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hardened_malloc

Security researcher, Daniel Micay has created hardened_malloc which is a hardened memory allocator that protects against heap corruption vulnerabilities.

It isn’t available in the Debian repos but is very easy to build and takes a few seconds. It can be used by changing the LD_PRELOAD variable. For example, to use it with the Tor Browser you should run

LD_PRELOAD="/usr/lib/libhardened_malloc.so" torbrowser

It can be configured globally in /etc/ld.so.preload but this breaks a few things like Xorg and man.

This sounds like it’d be good to add to Whonix. I haven’t tested this on Whonix myself though but it should work. It works fine on my host (Arch).

It can also be easily used with Firejail.

https://wiki.archlinux.org/index.php/Firejail#Use_With_hardened_malloc

Daniel Micay is very trusted and respected in the infosec community. He has put a lot of work into hardening Android and Linux in general. A lot of his patches have even been accepted upstream.

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  • What are other options in this space? I’m familiar with Micay’s great work, but I’m curious what other advances/implementations are available.

  • What is the effect on Tor Browser fingerprinting? I think we should ask upstream about their opinion on this just in case.

EDIT:
Related ticket:
https://trac.torproject.org/projects/tor/ticket/10281

Ideally we would have them support this upstream so anyTBB cross acrch support is automatically rolled in.

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Needs a Debian RFP:

(Similar to: https://github.com/theupdateframework/tuf/issues/263)

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I don’t know any other hardened memory allocators. The ticket you linked seems to have some.

I doubt a website could access that kind of information. It seems unlikely but not impossible.

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There is a related issue about Xorg and man.

It seems some syscalls just need to be added to the whitelist.

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I’m not against it if this if you will be available to maintain it/deal with breakage and if it is simple to reverse it via an apt update to the default malloc until the breakage is fixed.

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It’d probably be best to use it just for high-risk applications like the Tor Browser. I’d imagine using it system-wide would cause a lot of problems.

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Agreed. That’s what my comments apply to.

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I’ve just tested hardened_malloc with the Tor Browser on the Workstation and it works flawlessly.

There was just a compilation error due to Debian using an outdated GCC that is now resolved as I raised an issue on the github repo.

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General system hardening guide?

It can be useful for SecBrowser and even Tor on the GW if we test for breakage. Perhaps assigned for bash instances if it detects it is installed. While we can’t/shouldn’t switch the entire system to it we can do this on a per process basis.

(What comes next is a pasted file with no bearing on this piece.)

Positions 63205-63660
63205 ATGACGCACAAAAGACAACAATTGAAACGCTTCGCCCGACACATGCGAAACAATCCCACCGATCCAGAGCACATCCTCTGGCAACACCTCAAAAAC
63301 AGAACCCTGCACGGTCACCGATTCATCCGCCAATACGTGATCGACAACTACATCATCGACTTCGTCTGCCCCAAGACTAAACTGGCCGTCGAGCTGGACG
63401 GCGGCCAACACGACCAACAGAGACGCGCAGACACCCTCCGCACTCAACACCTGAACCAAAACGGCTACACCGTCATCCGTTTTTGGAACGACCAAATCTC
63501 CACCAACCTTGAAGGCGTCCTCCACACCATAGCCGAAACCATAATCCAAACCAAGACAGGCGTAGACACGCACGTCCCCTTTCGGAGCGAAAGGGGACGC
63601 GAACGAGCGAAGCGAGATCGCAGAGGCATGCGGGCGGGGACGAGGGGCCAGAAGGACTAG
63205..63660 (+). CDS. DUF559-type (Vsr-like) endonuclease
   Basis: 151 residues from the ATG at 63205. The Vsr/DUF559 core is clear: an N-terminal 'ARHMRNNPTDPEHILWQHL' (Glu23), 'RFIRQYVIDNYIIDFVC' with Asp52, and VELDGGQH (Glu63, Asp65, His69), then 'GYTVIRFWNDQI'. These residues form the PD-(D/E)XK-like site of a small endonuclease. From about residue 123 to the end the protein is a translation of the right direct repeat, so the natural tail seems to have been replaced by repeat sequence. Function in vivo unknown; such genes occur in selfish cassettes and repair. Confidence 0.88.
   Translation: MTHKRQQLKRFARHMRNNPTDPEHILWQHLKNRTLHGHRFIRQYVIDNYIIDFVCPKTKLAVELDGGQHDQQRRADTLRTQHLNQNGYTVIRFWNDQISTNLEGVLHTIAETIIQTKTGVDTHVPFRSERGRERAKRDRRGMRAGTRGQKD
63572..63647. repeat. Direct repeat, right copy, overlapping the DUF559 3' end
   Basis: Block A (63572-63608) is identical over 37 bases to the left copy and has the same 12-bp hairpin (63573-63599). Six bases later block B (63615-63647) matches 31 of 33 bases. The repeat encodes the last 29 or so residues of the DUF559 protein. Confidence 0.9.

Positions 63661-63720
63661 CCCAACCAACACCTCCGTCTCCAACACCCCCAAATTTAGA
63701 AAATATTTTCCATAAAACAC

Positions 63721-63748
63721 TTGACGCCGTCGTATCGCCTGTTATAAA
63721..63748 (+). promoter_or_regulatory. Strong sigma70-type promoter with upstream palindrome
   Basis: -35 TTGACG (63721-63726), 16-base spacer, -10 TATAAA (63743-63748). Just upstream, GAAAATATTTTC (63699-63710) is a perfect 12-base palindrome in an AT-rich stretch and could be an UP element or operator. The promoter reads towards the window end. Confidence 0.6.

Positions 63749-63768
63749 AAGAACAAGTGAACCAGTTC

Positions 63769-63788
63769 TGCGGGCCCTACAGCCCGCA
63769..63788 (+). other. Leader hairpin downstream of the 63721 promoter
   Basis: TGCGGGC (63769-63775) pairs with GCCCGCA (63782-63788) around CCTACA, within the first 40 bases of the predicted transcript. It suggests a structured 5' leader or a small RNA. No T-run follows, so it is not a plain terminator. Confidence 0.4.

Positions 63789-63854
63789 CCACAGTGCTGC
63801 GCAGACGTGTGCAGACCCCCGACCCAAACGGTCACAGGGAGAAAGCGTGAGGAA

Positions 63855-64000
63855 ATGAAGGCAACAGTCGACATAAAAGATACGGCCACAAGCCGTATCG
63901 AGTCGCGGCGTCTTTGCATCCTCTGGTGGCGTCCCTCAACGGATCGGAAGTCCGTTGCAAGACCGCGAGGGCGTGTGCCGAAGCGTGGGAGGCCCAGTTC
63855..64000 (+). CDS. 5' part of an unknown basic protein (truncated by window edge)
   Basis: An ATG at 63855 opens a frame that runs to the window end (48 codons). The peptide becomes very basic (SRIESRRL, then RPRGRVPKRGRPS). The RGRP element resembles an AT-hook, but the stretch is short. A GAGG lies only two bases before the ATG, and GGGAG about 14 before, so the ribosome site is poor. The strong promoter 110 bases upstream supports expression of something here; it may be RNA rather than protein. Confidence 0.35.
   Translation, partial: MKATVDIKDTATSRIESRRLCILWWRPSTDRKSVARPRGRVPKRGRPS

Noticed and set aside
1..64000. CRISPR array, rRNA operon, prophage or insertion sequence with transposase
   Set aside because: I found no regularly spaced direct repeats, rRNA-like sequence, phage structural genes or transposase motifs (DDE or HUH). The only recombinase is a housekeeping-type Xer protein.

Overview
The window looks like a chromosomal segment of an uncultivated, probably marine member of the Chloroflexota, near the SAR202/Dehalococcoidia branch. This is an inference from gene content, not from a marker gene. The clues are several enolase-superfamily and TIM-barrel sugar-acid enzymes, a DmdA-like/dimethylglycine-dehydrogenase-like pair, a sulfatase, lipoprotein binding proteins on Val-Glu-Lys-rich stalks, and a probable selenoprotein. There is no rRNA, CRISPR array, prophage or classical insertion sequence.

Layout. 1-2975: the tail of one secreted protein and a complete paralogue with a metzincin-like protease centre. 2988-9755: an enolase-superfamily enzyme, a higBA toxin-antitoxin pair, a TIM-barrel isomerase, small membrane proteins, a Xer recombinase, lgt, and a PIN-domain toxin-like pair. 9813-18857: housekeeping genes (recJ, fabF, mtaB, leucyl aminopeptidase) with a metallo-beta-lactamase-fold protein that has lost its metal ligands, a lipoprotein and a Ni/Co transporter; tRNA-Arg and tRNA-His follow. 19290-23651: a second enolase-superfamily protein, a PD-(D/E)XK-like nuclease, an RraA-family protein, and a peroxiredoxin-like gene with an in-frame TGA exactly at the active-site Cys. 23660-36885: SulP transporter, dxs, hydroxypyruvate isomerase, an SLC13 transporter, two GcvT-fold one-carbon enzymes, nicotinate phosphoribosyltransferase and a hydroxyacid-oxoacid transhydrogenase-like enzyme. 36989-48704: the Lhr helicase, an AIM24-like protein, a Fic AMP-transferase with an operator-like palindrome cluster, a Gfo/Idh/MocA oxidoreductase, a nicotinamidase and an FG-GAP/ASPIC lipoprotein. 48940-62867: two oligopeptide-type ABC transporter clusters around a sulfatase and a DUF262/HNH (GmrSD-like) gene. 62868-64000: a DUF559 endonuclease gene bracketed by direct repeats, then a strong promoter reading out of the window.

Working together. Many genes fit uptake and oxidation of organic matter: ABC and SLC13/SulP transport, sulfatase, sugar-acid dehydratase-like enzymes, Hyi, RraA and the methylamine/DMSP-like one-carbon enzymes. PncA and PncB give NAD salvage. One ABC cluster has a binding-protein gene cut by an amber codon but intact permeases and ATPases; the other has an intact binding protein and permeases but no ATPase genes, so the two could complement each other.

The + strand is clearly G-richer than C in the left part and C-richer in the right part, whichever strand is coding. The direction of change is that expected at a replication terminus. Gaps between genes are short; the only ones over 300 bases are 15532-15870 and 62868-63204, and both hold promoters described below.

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That sounds like a good idea although how would we get programs to use it by default? Would it need a bunch of wrappers?

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Hopefully not.
Issue: there are no stackable wrappers, see https://phabricator.whonix.org/T634

Old, working for its purpose, covering much of user applications but not system applications:

Maybe /usr/lib/environment.d/*.conf would come to rescue (much better than above) as per https://www.freedesktop.org/software/systemd/man/environment.d.html?

Wondering if there is a systemd feature “set this environment variable for all systemd units”? Ask upstream systemd about it?

Or can we replace system default malloc?

Ask hardened malloc developer how to apply to everything or as much as possible?

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That would set it system-wide which we probably don’t want as it’ll break a lot of things.

Yes. You could add

Environment="LD_PRELOAD='/usr/lib/libhardened_malloc.so'"

See https://www.freedesktop.org/software/systemd/man/systemd.exec.html#Environment

You can do that but that will break a lot of things.

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https://www.whonix.org/wiki/Whonix-Workstation_Security#Hardened_Malloc

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Version 1 was released.

Considering packaging for Whonix.

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I didn’t realy dive into it but setting sys-wide broke Tor Browser for me.

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Does starting it directly by running /home/user/.tb/Browser/start-tor-browser break it?

It probably broke something that /usr/bin/torbrowser does.

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Reconfigred sys-wide malloc in a whonix-ws-15 TemplateVM and Tor Browser worked as expected. The previous issue was with a whonix-ws-14 based AppVM which had a “memory error” when starting Tor Browser (would not start) just after configuring hardened_malloc. I could always restore Whonix 14 templates from backup if you’d like.

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